Lessons from the Asian Tigers for the “Big Four” agenda


Asian Tigers are the highly developed economies of Hong Kong, Singapore, South Korea and Taiwan. The story of the four, which began in the early 1960s, still remains a talking point in development economics. Often referred to as the “folklore” of development economics, the rise of the Asian Tigers had an infectious effect on the other Eastern Europe countries. It led to the emergence of Indonesia, Malaysia and Thailand – a phenomenon that greatly justifies the overwhelming attention that these economies have received in the recent years. It is this “miraculous” rise that has made them model economies for developing countries.

The rise of the Asian Tigers has led to overarching comparisons, contrasts and calls for African countries to learn from the Asian experience in order to achieve sustainable growth and development. The choice of the “big four” areas of manufacturing, health care, housing and food security is viewed by many development economists as a key strategy that could propel the nation towards a double digit growth and development as envisaged in the economic blueprint, Vision 2030. 

Just like the stubborn “big five” of the lion, leopard, rhino, elephant and buffalo in the wildlife, the “big four” agenda will be seen as stubborn to achieve in the next five years but one that if successful, will have a greater impact on the livelihoods of the majority poor and play a key role in solving the country’s endemic problems of poverty, ignorance and disease. The big four agenda is expected to increase low cost housing by over 500,000 units, ensure universal access to affordable health care services by all Kenyans, grow the manufacturing sector and create jobs for the youth  and ensure that there is food security  in the country.

It is well documented that the rise of the Asian Tigers hinged on the successful roll out of programmes in key sectors of the economy such as manufacturing, health care, agriculture, infrastructure, energy and housing. As we embark on implementing the “big four” agenda, one would ask; what lessons can we draw from the rapid growth of the Asian Tigers’ economies?

First, on manufacturing sector, the Asian Tigers formulated flexible laws and regulations on labour, taxation and the environment whose major effect was to expand industrial operations and increase output from companies. This led to an increase in goods for both local and foreign markets. Those with smaller domestic markets like Taiwan moved swiftly to seek free market access for their manufactured products in the U.S. They essentially adopted an outward oriented strategy and export promotion policies that went beyond their relatively small domestic market size at the time. With increased exports, these countries were able to boost their foreign exchange and reduce their ever growing balance of payments deficits.  That is why today, Samsung (a South Korean company is ranked as the third largest company by revenue globally) is one of the largest consumer electronics producer in the world.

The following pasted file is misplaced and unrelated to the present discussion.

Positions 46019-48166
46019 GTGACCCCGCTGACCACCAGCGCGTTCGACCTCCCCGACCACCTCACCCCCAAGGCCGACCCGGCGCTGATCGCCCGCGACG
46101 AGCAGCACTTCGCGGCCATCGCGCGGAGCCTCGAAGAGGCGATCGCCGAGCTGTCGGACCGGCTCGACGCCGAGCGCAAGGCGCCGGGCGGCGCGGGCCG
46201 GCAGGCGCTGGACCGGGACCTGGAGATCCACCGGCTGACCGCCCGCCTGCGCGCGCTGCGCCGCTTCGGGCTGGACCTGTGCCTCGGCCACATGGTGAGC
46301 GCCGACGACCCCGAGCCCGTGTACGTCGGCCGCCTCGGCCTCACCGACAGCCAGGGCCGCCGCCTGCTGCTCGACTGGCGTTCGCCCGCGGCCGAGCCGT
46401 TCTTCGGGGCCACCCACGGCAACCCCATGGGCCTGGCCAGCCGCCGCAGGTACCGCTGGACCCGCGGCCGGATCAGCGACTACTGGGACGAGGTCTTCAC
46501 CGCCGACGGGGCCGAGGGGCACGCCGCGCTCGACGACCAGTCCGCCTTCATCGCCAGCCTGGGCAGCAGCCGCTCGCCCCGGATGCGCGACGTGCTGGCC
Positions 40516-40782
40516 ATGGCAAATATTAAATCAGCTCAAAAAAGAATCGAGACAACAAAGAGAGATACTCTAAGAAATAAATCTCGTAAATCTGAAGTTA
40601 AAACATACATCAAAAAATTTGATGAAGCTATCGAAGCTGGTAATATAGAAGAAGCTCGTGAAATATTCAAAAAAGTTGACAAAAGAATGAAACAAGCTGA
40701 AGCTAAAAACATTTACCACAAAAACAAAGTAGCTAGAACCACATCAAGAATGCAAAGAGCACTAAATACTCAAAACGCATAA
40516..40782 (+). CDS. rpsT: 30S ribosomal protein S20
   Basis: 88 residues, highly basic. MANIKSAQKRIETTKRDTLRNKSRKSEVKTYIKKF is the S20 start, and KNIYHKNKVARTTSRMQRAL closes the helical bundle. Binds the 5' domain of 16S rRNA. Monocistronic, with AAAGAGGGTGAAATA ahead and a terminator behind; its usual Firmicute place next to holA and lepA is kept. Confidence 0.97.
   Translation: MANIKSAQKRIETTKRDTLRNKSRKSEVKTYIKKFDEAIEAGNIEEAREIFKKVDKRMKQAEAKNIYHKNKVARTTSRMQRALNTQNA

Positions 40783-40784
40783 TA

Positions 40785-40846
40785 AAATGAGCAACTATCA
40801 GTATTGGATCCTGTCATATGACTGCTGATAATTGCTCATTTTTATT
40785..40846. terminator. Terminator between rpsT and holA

Second, on housing, government intervention in Singapore is said to have achieved its objective of providing low-cost houses to the majority Singaporeans. The intervention took a two-pronged approach involving both constructing and providing finished units to suppliers of land. On the contrary, in South Korea, the government intervened by providing subsidized mortgage loans to low income groups while in Taiwan, subsidized low-interest mortgage loans were provided through a centralized government-run housing fund  which was loaded to the home purchasers at occupation. The Singaporean model was more successful and impactful.

Third, on food security, the success of agriculture which guarantees access to sufficient, safe, nutritious food to maintain a healthy and active life was premised on land reforms, agricultural extension services, good infrastructure and heavy investments in rural areas. South Korea and Taiwan invested heavily in land reforms. To ensure that a lot of land is put into arable farming, these countries invested substantially in irrigation and other ancillary rural infrastructure. Additionally, they adopted the use of high yielding seeds, crops and use of fertilizer and modern agricultural equipment. South Korea adopted sound fiscal policy that ensured low levels of taxation of the agricultural sector.

Fourth, on health care, the Asian Tigers offers useful lessons to developing countries since they were able to ensure access to key promotive, preventive, curative and rehabilitative health care services for their citizens at an affordable cost. Hong Kong adopted a tax-financed system while South Korea, Taiwan and Singapore took the privately financed system. No matter the financing system that the government adopts, there is need to ensure that excessive health expenditures are controlled within the desired fiscal policy.

Even though there is a great cultural and environmental difference between the Asian Tigers and Kenya that makes each region have unique preconditions for development, there is compelling evidence that we can achieve higher outcomes on the “big four” development agenda based on the lessons offered by the Asian Tigers especially in areas where we have comparable aspects.

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